Morning arrived and I was excited about today’s day trip. John, myself and my aunt would be spending the entire day in San Francisco. KatieBug was comfortably settled in with her buddies at day care. Over an hour away, only a few stops planned, this trip would be a whirlwind jaunt but one which would include Chinatown, something we passed by on our last visit.
On observation, along with the words and signs of California’s political street corner barkers flashing in my head, one prior personal opinion immediately changed upon arrival on the streets of Chinatown. All Americans most certainly do not integrate into our society. If ever one needs proof, Chinatown offers a discernible example.
Arriving near Chinatown, we parked on a side street and walked down Grant, the main thoroughfare. Chinatown’s streets are alive with the color red in every hue, lanterns hang from windows, are strung across streets and dangle from poles. Pungent exotic scents fill the air, tiny Asian markets with dozens of foreign vegetables and fruits sit on display in boxes along the sidewalks and customers scurry up and down the streets popping in and out of stores.
The smells emitted from open doors of hole-in-the-wall shops are foreign to many, barrels overflowing with leggy ginseng, crystalized ginger and dozens of mysterious pods, leaves and earth colored powders, overpowering aromas to most Western noses. I fully appreciate the medicinal properties of plants. My kids call me a witch doctor but most of my healing knowledge comes from Asian, rather than African herbs. Healing teas and salves, roots and powders are staples in my medicine cabinets, any surplus shared with my adult children whenever needed.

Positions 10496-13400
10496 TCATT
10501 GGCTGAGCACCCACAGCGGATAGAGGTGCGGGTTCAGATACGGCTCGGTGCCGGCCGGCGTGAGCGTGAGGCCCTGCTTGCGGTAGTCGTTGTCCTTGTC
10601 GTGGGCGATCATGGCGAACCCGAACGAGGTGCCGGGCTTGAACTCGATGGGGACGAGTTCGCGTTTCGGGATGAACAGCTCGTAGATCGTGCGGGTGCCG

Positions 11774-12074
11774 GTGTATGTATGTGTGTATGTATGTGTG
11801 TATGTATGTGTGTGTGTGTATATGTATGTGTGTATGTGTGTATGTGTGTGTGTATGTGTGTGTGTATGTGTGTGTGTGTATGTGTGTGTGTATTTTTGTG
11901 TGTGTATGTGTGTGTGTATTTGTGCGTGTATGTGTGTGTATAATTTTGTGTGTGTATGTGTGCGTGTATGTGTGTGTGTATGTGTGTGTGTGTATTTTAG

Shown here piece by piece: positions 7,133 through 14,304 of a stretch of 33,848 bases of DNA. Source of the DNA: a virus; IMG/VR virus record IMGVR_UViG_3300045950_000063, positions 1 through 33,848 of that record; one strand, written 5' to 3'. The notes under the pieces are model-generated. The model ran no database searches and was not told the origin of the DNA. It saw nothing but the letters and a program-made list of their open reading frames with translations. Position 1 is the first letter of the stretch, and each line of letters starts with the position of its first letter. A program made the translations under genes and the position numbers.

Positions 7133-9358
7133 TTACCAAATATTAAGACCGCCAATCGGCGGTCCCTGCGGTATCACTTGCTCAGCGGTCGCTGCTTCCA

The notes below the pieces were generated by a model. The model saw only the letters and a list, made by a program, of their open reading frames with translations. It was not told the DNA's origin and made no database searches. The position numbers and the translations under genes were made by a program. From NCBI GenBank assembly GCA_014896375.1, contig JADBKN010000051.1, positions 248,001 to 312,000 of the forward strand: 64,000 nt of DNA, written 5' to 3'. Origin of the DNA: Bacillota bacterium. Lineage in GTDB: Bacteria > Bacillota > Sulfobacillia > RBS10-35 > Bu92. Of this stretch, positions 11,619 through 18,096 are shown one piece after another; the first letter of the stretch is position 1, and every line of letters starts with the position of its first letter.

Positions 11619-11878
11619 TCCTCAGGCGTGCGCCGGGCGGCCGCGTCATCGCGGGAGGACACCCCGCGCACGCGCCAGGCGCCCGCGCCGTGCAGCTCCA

Strolling the streets to absorb the atmosphere, we stop in front of a famous Chinatown landmark, Tin How Temple, one of the oldest operating Chinese temples in America. The temple is dedicated to the Chinese sea goddess Mazu, known as Tin How in Cantonese. A Kodak Moment to appreciate the intricate details before continuing.
At the end of the street, we made a U-turn and wandered back down on the opposite side, stopping inside several shops for candied ginger slices and herbal teas. Our destination, a small side street called Row Alley where we hoped to take a tour of the Golden Gate Fortune Cookie Factory. A few steps off the main street we found Row Alley.
Expecting to take a tour after having read a TripAdvisor review, we entered the small working shop, barely having room enough for 10 people to squeeze in at the same time. Completely open to the entire cookie making process, workers were sitting at their machines, everything out in the open, no tour necessary. If there had been a tour, no English was spoken by the shopkeeper or workers so none of us would have understood.
The fortune cookie was introduced to the United States from Japan around the 1890’s. Initially the cookies were made by hand using a special iron mold called a Kata. When demand grew, a San Francisco confectioner was hired to produce the cookies in larger quantities. Original fortune cookies make in Japan were savory rather than sweet and it is believed a vanilla recipe was developed to appeal to Westerners palates. It is traditional to serve fortune cookies to Tea Garden visitors and for some reason, the custom grew to include Chinese restaurants.
Our original plans were to visit St. Mary’s but we parked opposite St. Francis of Assisi Church, the first parish church in San Francisco, so we wandered inside to explore.
One of my favorite St. Francis prayers is posted just inside the door.
Begun in 1850 it was the first parochial school in California and in 1852, held the first ordination to the priesthood.
Peaceful and quiet, walking through the church and resting in a pew offered us a cool and relaxing break in our day.
Onward and upward to drive the downward zig zag drive on Lombard street, another San Francisco landmark on my list. Habitually crowded with driving and walking tourists, Lombard Street must be a distressing street on which to live. The steep plunging grade, sharp curves along the entire street, an entrance only at the top and exit only at the bottom is a must-do for visitors, regardless of its intimidating appearance. Breaks in the traffic allowing an owner to pull into or out of their garage were scarce.